There’s no cure for fibromyalgia. We are treated with drugs that try to affect the individual symptoms, but they generally just take the edge off. At least for me, the pain is never actually gone anymore. Those are just the physical symptoms. It doesn’t cover the trouble with getting through every day life. Simple daily activities are difficult, chores are a major struggle, and a job is often out of the question. Our families, friends, and spouses also have to adjust to the new family dynamic as we spend much more time in bed and are less able to help out around the house.

One of the most frustrating things about this illness though? Hearing someone tell you that it doesn’t exist. We get told that we’re “just lazy,” that we should “stop whining,” or that we’re “looking for attention.” People think that it’s a disease of “bored middle aged women.” Well, let me tell you, we’re not and it isn’t. We are in PAIN. Our pain is REAL.

It isn’t just the general population that needs educating. Many doctors and other health professionals also don’t believe that Fibromyalgia really exists because it is diagnosed entirely based on symptoms and signs versus distinct tests. It’s hard to convince people that you aren’t just making it up when they defer to the opinion and authority of the disbelieving medical profession. This means it’s that much more important to educate everyone about this illness.

I deal with the endless pain, fatigue, fog and numerous other symptoms of this illness EVERY DAY. So do millions of other people, including number of my friends. People have slowly begun to recognize that fibromyalgia is real. Major hospitals such as the Mayo Clinic have now recognized it. Still, we struggle to convince people every day. I hope that together we can educate people to help them understand what we suffer through.

“Love and Other Drugs”

image from wikipedia

I just watched this movie. It’s about a girl who has been diagnosed with early-onset Parkinsons disease, and is learning to deal with the implications of a life of debilitating chronic illness ahead.

She’s only a year older than me in the movie, so that was something that really hit close to home. Granted, she’s dealing with a different illness, but a lot of the underlying adjustment issues are similar. Most notable, in the movie, was the question of relationships and marriage.

Throughout the movie, Maggie is fighting to not only come to terms with her illness but also the implications it has on her life plans. This means figuring out how to deal with the illness and also how to deal with any future romantic relationships. This struck home for me. It’s something that I’ve personally been dealing with a lot lately. (I’m sure my poor friends @fragileannie and @kimbellybull could testify to this, as they are the ones who usually have to listen to me.)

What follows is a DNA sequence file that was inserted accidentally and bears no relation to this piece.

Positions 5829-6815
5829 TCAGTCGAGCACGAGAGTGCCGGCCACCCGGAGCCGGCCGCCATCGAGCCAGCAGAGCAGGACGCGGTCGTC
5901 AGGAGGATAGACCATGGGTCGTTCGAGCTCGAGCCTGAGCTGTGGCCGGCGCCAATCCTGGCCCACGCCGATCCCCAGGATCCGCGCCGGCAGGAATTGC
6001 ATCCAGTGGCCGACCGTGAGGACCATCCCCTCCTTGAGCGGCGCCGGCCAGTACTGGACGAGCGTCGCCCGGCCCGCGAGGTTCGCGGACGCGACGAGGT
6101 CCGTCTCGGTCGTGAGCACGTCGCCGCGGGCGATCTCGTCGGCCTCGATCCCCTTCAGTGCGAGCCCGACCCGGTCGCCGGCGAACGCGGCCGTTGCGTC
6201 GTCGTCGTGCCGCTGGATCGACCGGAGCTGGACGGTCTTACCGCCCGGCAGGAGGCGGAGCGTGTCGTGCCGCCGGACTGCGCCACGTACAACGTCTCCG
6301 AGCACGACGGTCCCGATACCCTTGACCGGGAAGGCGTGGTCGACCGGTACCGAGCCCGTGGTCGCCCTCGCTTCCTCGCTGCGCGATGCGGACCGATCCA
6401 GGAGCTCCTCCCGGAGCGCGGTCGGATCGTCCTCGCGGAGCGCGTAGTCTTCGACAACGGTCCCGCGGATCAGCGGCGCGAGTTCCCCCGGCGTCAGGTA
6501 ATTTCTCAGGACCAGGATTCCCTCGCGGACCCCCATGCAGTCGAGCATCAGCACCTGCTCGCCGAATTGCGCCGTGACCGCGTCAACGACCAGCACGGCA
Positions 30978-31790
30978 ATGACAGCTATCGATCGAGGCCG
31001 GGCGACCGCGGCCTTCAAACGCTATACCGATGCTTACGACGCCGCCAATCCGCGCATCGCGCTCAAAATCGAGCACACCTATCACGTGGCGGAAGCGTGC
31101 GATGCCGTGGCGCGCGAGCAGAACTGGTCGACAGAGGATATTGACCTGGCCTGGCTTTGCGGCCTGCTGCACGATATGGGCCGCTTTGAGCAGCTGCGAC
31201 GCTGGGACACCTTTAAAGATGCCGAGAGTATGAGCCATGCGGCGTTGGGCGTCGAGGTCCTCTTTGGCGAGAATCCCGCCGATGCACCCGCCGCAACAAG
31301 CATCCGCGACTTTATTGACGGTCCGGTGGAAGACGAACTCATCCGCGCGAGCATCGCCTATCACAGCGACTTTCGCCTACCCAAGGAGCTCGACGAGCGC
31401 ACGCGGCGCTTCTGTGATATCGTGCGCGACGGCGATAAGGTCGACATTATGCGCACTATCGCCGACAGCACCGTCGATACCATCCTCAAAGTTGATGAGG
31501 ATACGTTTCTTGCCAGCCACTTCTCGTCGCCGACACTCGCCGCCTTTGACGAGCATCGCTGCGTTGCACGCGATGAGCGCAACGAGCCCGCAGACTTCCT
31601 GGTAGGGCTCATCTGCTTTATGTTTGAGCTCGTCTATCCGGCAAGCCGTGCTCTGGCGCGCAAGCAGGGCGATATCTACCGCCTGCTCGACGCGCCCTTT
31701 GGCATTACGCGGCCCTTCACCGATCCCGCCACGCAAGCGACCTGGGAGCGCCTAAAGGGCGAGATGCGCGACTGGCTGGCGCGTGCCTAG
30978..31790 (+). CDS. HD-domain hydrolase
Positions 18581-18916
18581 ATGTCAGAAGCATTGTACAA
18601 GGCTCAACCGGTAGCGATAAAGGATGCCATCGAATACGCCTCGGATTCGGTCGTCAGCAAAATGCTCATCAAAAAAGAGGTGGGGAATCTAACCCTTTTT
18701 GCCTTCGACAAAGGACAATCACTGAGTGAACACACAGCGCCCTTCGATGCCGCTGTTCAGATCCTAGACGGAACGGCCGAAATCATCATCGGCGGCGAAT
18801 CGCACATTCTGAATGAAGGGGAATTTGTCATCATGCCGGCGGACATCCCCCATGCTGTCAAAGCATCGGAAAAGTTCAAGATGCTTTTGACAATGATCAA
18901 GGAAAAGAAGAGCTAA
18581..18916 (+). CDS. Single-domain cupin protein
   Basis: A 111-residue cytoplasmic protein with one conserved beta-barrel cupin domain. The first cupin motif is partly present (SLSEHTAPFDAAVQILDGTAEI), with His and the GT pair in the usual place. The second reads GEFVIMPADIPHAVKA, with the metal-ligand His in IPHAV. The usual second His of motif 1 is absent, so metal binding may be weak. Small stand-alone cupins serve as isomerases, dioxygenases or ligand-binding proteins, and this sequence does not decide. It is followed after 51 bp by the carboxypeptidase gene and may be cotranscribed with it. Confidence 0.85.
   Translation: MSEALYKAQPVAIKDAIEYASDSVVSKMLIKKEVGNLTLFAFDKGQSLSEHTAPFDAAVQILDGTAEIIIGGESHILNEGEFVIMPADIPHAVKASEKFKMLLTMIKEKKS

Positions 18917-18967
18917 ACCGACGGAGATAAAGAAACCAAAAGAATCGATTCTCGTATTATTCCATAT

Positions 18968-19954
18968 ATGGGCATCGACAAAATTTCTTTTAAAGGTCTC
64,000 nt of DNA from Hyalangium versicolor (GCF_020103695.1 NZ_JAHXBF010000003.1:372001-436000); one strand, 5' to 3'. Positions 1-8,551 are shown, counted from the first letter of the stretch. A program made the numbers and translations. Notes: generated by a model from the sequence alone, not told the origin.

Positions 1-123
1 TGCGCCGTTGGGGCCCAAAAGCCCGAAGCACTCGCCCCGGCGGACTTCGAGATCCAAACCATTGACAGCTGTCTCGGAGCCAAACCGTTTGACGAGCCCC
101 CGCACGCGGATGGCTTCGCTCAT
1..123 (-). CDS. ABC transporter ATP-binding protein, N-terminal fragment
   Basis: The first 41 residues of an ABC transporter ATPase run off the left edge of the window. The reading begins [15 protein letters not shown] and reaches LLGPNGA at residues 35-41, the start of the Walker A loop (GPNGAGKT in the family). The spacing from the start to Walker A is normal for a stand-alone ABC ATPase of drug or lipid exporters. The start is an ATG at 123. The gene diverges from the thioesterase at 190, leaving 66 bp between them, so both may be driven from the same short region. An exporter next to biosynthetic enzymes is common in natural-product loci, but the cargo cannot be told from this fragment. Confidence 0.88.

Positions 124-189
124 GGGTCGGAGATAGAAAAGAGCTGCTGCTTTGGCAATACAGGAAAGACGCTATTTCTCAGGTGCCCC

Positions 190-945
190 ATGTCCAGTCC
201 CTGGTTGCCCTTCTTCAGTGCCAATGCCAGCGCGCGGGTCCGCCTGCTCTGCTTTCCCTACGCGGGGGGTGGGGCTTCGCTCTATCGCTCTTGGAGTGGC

All the symptoms, so many meds at so many times during the day, plus the doctors appointments and lab draws. Then there are the cancellations on previously made social commitments and the major changes to life plans post diagnosis. I mean, I can barely even manage to deal with my illness myself. My parents are clearly still coming to terms with my new life too.

With that in mind, how can I ask someone to sign up to deal with something that I can barely deal with myself? Aren’t relationships hard enough without all these extra burdens? It isn’t easy to watch someone live with pain and suffering. Is it really fair for me to ask someone to put up with all this extra pain?

Of course, being stuck at home doesn’t make it easy to find someone worth dating. As @fragileannie pointed out the other day, what I need is someone who likes to stay home a lot so he won’t be fussed that I need to be home a lot. Too bad both of us being home a lot makes it really hard for us to meet. Heh. The point is, though, I’m not really sure I’m even actively looking anymore. I’m not convinced it’s fair to the other person. I know enough people who struggle with their spouses/life partners/boyfriends/girlfriends/etc acceptance of their illnesses and limitations. That being said, I know enough people with chronic illnesses who do have happy, supportive relationships. So it’s possible. I guess this is something I’m still struggling with myself, but it was really interesting to watch this movie and watch how Maggie dealt with this issue.

Holistic M.D. Appointment

So my parents have been after me for months to see this holistic MD that is treating a family friend. Unfortunately, he wasn’t taking new patients. I called for an appointment sometime in early January. They told me his next appointment would be in August. Finally, our friend helped us to get an appointment.

This doctor is focusing on cross-cultural medicine and integrative medicine. I was told that he has a big focus on gastrointestinal bacteria and knew a lot about Eastern medicine. I was assured that he won’t take my off any of my allopathic medicines. (I told my parent’s I don’t mind any additional treatments, but I’m not comfortable with stopping the allopathic meds.)

I will be the first to admit that I went into the appointment rather sceptical, but willing to listen to what he had to say. The appointment went on for 1.5 hours!! He asked A LOT of questions – most of them about the puking that’s been plaguing me and my GI system in general.

Then he gave me some tests to take at home. Now, peeing into a cup and pipetting that into some test tubes is truly not too bad….. but pooping into a bucket, scooping that into a tube… and then, as if that wasn’t gross enough, stirring and shaking that tube. Three days in a row. Yuck and double yuck.

Still, I did what I was told and mailed the specimens into the lab somewhere in the North Carolina. It will take awhile to hear back though, so I guess we’ll see what he has to say when he gets the results… that’s probably when things will get interesting.

In the meantime, he has sent me for an Ayurvedic consult.

Has anyone else seen a holistic MD?? Thoughts? Experiences? Advice?